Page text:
It looks as if the building between the tennis courts that now houses the toilets might have been the original coast guard lookout point.
As Whitstable’s importance as a maritime trading town grew, then so did the requirement to keep an eye on the shipping channels together with detection of smuggling activities. The row of houses behind the tennis courts housed the officers and to the front a look-out post. They appear enclosed by the fence but all have rear accesses from Island Wall.
There would have been much smuggling of a petty level, mainly in French perfume and spirits. An oyster smack guarding the oyster beds overnight might just meet up with a ship travelling to London and a few ‘treats’ would exchange hands.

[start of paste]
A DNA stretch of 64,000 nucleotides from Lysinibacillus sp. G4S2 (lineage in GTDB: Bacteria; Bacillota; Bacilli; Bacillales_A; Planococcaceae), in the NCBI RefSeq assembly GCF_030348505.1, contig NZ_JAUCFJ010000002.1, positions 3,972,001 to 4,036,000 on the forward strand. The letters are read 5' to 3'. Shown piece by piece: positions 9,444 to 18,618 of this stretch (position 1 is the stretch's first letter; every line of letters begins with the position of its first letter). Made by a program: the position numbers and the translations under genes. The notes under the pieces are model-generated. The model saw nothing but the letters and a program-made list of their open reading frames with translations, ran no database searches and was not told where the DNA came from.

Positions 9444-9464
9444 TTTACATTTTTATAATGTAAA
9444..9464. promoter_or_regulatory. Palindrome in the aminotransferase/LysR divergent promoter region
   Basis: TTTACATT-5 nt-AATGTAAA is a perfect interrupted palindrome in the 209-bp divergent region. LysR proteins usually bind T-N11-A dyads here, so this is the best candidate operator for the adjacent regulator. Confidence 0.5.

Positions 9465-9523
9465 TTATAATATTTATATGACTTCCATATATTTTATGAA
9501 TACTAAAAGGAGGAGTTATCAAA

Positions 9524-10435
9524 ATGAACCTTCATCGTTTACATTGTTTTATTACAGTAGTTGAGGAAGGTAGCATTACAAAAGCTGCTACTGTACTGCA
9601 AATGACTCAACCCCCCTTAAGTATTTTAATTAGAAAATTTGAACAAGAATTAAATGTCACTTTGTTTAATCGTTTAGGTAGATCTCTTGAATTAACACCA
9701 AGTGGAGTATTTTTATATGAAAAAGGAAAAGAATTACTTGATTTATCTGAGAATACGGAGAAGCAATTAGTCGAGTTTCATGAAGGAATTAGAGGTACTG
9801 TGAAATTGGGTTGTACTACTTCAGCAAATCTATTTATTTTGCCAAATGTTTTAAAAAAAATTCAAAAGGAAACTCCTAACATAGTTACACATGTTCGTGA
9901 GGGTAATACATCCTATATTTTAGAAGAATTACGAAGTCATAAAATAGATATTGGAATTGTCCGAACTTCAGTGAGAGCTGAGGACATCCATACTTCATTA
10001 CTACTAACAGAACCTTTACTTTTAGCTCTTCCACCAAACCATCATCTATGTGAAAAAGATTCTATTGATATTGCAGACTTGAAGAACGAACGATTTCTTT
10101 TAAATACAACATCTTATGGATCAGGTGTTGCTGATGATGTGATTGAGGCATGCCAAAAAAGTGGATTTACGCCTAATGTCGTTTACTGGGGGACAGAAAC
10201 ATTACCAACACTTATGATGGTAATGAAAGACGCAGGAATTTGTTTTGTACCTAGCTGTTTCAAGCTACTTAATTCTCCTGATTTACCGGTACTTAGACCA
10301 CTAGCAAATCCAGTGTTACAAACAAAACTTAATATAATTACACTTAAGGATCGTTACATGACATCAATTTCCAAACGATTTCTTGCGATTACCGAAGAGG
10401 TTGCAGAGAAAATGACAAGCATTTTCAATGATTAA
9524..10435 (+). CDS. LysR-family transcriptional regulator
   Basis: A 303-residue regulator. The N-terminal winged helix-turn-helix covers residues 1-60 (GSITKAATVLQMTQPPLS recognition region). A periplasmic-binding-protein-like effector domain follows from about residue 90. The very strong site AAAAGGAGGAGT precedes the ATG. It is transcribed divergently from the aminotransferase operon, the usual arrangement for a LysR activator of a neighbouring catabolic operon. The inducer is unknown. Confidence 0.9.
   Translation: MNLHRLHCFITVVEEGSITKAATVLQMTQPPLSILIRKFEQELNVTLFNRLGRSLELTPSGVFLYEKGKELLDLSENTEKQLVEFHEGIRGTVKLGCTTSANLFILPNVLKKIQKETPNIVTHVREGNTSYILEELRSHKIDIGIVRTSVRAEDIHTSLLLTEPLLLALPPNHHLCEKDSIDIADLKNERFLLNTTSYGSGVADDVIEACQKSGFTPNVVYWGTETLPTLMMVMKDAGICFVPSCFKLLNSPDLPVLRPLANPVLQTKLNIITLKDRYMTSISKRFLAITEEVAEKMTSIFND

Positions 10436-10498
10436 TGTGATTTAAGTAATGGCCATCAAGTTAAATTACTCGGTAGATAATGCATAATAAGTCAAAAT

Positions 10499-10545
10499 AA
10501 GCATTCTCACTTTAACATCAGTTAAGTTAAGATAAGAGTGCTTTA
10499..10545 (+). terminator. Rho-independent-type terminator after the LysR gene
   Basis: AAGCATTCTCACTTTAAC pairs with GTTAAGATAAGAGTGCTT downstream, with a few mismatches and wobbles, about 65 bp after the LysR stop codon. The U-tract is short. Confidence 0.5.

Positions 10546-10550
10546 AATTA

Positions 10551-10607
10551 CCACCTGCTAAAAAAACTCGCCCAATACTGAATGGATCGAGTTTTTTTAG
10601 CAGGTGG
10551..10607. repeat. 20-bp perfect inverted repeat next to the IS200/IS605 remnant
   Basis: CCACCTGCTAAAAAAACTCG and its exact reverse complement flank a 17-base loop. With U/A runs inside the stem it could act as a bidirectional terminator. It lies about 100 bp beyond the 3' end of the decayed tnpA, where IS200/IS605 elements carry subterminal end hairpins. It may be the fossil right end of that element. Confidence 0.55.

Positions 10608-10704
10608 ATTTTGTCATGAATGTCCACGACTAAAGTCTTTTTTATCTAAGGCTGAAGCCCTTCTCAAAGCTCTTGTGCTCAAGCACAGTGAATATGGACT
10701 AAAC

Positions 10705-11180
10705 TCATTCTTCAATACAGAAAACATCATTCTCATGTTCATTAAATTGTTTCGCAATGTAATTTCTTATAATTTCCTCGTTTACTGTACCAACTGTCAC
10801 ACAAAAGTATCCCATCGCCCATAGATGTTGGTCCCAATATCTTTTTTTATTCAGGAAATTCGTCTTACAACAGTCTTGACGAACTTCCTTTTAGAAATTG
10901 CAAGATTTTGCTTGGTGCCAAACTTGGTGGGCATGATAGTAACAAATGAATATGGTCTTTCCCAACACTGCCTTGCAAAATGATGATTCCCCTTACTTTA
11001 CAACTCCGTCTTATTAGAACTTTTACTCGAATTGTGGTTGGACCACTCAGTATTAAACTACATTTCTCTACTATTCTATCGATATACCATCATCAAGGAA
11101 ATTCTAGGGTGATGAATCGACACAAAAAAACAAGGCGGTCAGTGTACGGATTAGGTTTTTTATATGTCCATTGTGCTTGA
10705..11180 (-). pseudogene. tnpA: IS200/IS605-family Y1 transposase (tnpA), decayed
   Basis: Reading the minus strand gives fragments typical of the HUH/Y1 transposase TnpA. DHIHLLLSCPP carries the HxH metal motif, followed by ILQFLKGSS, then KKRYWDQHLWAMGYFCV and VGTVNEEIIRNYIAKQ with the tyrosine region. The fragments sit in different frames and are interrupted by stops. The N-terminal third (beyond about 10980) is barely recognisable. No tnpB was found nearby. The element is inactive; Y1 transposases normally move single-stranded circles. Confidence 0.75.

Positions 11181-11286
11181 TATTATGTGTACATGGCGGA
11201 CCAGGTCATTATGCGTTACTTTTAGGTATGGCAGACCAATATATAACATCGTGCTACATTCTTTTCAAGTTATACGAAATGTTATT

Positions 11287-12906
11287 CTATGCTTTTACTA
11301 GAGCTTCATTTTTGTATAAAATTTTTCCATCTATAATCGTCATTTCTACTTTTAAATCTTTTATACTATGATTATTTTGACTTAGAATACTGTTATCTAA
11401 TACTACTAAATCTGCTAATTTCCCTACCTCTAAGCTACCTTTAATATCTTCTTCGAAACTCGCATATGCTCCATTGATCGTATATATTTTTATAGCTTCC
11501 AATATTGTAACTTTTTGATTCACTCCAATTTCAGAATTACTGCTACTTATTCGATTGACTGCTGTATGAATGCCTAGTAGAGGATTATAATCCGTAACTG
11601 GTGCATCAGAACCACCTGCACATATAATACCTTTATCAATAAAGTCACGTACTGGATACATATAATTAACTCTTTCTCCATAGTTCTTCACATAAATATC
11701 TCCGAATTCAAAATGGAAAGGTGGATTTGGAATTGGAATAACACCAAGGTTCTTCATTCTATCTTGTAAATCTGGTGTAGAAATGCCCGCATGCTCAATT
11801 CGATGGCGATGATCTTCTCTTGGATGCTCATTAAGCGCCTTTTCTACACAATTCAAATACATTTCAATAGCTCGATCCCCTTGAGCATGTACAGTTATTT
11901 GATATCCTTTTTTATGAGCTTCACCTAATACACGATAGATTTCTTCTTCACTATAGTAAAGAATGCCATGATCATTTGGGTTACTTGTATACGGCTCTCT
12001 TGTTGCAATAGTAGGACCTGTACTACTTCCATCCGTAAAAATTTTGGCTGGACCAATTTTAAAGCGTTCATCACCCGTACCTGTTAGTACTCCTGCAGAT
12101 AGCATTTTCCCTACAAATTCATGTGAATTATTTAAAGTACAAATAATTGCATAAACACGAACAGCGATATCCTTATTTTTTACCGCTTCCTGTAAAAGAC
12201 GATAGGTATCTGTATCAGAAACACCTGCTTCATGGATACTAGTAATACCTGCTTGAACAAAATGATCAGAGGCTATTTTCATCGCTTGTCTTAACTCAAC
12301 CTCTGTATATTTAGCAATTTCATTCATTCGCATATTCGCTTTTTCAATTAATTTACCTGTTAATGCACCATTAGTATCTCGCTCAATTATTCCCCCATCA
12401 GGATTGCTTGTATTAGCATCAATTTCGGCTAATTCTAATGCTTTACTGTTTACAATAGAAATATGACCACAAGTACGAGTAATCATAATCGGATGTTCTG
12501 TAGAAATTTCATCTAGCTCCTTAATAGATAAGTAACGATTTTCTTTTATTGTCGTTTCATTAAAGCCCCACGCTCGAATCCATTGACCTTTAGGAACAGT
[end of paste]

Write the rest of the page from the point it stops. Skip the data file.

For serious smuggling goods were more likely to be landed further west on the Seasalter marshes in the dead of night.
In the early 20th century smuggling declined and in 1923 Coast Guard became a safety and rescue agency with the ‘policing’ role going to HM Customs.
Looking to your right along the coast you can see a row of houses called ‘Wave Crest’. Once again, when these were built in the 1890s, there was no sea wall. These houses are more like an outer London terrace, with three floors, the lowest of which was for the servants. The above photos show you what they looked like 100 years ago. Peter Cushing (see stop 3) lived in No. 3 at the far end, and a Blue Plaque now commemorates this fact.